Miles 4 through 9 are straight up Ocean Parkway, which is mostly flat, and very stressful on the muscles. I was so happy to get to the slight uphill and downhill in the 8th mile! Not to mention, I was still going too fast, even with the water stops, which weren’t as numerous as I’d expected and Gatorade was served at only 2 of the stations. In the 9th mile, as I was entering Prospect Park, I was struggling to breathe (there was a lot of humidity) and the camber on the road was killing me. I realized I wasn’t going to be able to hold on for a sub-2. My knee was beginning to ache, so I decided to move towards the center of the road and glanced to my right to see if I could get around the person running next to me. I don’t know how long he’d been there, but it was LK! I was happily surprised and he looked great! He was running along nice and easy. We went along a little ways together and then he moved on ahead, still looking as if he were just out for a long, slow run. I was sure he’d finish in under 2 hours. At the next water station, I made sure to use my inhaler and wished I hadn’t waited for the water station. The 10th mile is almost entirely uphill and it’s a killer. I knew, though, that if I stopped to walk at all, I wouldn’t make my PR, much less the sub-2, so I just kept going and hoped I wouldn’t lose too much time. After the crest of the big hill at Grand Army Plaza, I had to get down the rolling downhills in the 11th mile. There was some relief in the 12th mile, which is mostly downhill and which I tried to use to get back on track a little, then I had to push myself through almost every step of the last 1.1 miles. I was so close to a PR, but I had no spare time and needed to run as fast as I could (at that point) if I was going to set a PR. The turn into the park to the finish area started another slight uphill and the spectators were great, telling us that 13 was just around the corner and we were almost there. I had no finishing kick, but held on to cross in 2:02:24. I wandered around the finish area, but didn’t see LK, who had finished about 6 minutes ahead of me. I got my chip clipped and grabbed my bag, then headed to the start to wait for Bonnie, but I missed her. I was standing in line for my post-race picture when Mark found me. My cell phone doesn’t work on that road, but Bonnie found me, just as I was asking for directions back to Laura’s neighborhood. Bonnie lives just around the corner, so we walked partway back, because I stopped at CocoaBar for treats.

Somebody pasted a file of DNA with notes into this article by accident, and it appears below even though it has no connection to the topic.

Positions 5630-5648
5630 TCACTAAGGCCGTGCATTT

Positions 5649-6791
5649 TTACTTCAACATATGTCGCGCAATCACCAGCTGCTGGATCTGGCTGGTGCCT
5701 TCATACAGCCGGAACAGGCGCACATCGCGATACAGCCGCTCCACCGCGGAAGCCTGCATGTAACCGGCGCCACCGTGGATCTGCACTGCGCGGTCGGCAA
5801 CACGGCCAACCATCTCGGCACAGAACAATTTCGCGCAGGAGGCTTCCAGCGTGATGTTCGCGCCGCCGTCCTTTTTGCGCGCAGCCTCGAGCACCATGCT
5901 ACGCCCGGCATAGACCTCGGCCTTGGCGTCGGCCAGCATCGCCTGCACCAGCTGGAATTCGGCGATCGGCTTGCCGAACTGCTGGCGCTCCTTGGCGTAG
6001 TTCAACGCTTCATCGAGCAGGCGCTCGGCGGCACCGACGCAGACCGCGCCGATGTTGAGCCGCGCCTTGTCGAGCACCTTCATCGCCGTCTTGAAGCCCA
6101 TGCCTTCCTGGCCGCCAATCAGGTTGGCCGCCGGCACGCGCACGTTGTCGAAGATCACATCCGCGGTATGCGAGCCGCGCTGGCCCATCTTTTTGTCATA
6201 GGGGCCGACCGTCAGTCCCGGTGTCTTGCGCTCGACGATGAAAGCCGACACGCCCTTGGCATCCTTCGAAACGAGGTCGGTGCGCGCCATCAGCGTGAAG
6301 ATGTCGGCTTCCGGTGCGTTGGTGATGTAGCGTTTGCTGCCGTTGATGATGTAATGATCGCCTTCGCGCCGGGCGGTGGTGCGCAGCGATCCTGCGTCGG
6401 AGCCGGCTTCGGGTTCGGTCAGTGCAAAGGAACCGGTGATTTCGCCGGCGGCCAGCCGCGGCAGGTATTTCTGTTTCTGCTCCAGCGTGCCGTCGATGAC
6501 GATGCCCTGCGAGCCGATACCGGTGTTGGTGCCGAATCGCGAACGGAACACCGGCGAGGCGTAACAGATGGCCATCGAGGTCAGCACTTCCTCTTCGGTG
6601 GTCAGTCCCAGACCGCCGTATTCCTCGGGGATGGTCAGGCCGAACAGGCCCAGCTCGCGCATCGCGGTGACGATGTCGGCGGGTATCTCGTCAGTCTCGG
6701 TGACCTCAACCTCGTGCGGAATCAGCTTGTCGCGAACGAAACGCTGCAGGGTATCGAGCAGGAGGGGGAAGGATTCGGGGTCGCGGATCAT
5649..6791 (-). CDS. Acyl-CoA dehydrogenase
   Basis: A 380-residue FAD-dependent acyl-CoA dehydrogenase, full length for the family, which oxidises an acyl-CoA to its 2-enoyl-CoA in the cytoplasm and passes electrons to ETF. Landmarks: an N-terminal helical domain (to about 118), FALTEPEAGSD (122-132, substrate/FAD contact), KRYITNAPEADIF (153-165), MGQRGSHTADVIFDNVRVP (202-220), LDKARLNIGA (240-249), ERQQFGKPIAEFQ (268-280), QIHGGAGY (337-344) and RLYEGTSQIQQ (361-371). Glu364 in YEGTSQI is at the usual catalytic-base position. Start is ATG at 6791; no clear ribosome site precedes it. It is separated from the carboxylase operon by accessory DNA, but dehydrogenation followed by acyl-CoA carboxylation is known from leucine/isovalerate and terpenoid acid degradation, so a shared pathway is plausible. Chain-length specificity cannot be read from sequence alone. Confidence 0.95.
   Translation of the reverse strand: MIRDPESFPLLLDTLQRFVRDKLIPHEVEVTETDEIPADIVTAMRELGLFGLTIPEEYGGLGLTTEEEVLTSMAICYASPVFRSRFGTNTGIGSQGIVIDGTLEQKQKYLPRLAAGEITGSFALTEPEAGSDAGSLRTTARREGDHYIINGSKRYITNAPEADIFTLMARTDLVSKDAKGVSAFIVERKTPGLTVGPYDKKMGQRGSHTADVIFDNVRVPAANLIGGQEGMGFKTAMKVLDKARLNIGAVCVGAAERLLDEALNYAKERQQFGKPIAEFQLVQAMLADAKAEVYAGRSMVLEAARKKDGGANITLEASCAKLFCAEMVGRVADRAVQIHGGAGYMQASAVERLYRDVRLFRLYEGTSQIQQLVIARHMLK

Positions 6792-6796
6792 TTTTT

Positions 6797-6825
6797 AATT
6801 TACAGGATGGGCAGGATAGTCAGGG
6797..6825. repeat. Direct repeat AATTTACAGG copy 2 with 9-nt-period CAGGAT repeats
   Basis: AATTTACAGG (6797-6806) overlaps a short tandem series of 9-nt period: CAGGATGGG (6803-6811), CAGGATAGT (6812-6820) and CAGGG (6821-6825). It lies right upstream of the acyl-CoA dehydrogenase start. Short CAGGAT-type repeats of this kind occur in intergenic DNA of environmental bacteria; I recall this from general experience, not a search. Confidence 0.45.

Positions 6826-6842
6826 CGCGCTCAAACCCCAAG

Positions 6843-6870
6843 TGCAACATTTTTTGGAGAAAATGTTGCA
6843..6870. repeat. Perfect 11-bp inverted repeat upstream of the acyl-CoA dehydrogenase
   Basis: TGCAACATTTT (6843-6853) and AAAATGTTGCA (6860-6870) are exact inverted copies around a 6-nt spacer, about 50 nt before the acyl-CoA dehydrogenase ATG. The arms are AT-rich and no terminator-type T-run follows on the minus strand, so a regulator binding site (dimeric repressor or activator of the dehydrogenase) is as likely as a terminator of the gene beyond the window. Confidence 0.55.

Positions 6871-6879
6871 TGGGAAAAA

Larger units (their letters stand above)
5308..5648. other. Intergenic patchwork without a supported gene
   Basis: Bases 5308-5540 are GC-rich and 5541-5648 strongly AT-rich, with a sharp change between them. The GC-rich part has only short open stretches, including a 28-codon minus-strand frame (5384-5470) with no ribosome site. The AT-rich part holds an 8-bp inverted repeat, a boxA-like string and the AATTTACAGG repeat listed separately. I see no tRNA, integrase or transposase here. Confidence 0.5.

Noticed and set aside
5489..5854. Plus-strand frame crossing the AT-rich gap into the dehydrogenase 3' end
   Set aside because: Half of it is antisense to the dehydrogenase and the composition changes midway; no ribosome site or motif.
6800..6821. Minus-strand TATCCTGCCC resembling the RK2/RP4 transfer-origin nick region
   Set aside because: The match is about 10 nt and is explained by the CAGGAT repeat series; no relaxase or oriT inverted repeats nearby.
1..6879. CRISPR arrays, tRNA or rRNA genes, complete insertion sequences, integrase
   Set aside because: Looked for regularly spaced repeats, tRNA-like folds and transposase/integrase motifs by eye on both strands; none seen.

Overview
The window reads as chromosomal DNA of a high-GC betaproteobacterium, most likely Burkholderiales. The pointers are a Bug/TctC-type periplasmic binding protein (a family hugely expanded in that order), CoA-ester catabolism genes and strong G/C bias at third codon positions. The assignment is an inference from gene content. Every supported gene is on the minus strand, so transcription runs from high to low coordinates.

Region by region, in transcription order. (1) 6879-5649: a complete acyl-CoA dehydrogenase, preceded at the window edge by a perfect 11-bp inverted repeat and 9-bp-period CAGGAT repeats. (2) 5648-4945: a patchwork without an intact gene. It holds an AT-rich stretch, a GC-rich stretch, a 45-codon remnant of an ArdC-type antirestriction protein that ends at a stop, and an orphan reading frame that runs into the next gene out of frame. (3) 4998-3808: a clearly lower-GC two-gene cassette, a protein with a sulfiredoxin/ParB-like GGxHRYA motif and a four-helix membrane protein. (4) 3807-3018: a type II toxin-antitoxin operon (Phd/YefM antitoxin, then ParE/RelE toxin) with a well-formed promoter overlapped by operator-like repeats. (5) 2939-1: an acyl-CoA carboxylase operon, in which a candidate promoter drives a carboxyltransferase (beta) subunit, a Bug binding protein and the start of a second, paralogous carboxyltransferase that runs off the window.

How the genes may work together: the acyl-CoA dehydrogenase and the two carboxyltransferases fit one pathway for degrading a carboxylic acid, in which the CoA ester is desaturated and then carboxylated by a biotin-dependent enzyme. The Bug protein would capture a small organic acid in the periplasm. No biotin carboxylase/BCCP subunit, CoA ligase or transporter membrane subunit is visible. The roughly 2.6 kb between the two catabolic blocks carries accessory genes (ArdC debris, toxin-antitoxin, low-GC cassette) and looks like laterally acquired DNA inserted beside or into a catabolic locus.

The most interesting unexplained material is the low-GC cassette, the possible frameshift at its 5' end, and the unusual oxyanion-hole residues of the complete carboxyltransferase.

On my way home, I was plagued by train issues, but stopped off at Lumenhouse ( to see my friend’s work. Thanks to the MTA, I was later than I’d said I would be, so I must have missed Aurora (, but saw her exhibit. Very interesting! The exhibit (Lather, Rinse, Repeat) is on until May 18th, if art is your thing.

Official stats: my official time was 2:02:24 for an average pace of 9:20. My splits were 9:04, 9:24, 9:53, 9:16, 8:56, 9:34, 9:08, 9:29, 9:16, 9:59, 9:18, 9:04, 9:10, and :57 (pace) for the last tenth of a mile. I was 3707 out of 5832 runners, putting me in the 46th percentile. It was 48°F, 93% humidity, and 10 mph winds.

Celebratory treats: I stopped at the CocoaBar for a cinnamon hot chocolate and a piece of Peanut Butter Explosion Cake (for Sunday). CocoaBar used to have the best red velvet cake with a cinnamon buttercream frosting, but they no longer carry it, so I probably won’t bother going there anymore. When I got home, I had a slushy British Dr Pepper (which I’ve been saving for this occasion), some Baskin-Robbins York Peppermint Patty ice-cream (okay, but not great), and part of a Thornton’s Cocoa Nibs bar (thank you, Jillian!).

Next up: Wall Street Run 5k (5/20) – I’m waiting for some non-running events to be finalized, before I sign up for any races.

Race pictures are available here:
“Cirque du Soleil” performed at MSG this week and pictures are available here:
On my way to and from NYRR to pick up my race gear, I took these pictures:

*John Henwood is a New Zealand Olympian and I’ve seen him run (and usually win) many NYRR races. When the Queens Half was a double-loop course, I tracked my progress each year by how far I got before he lapped me.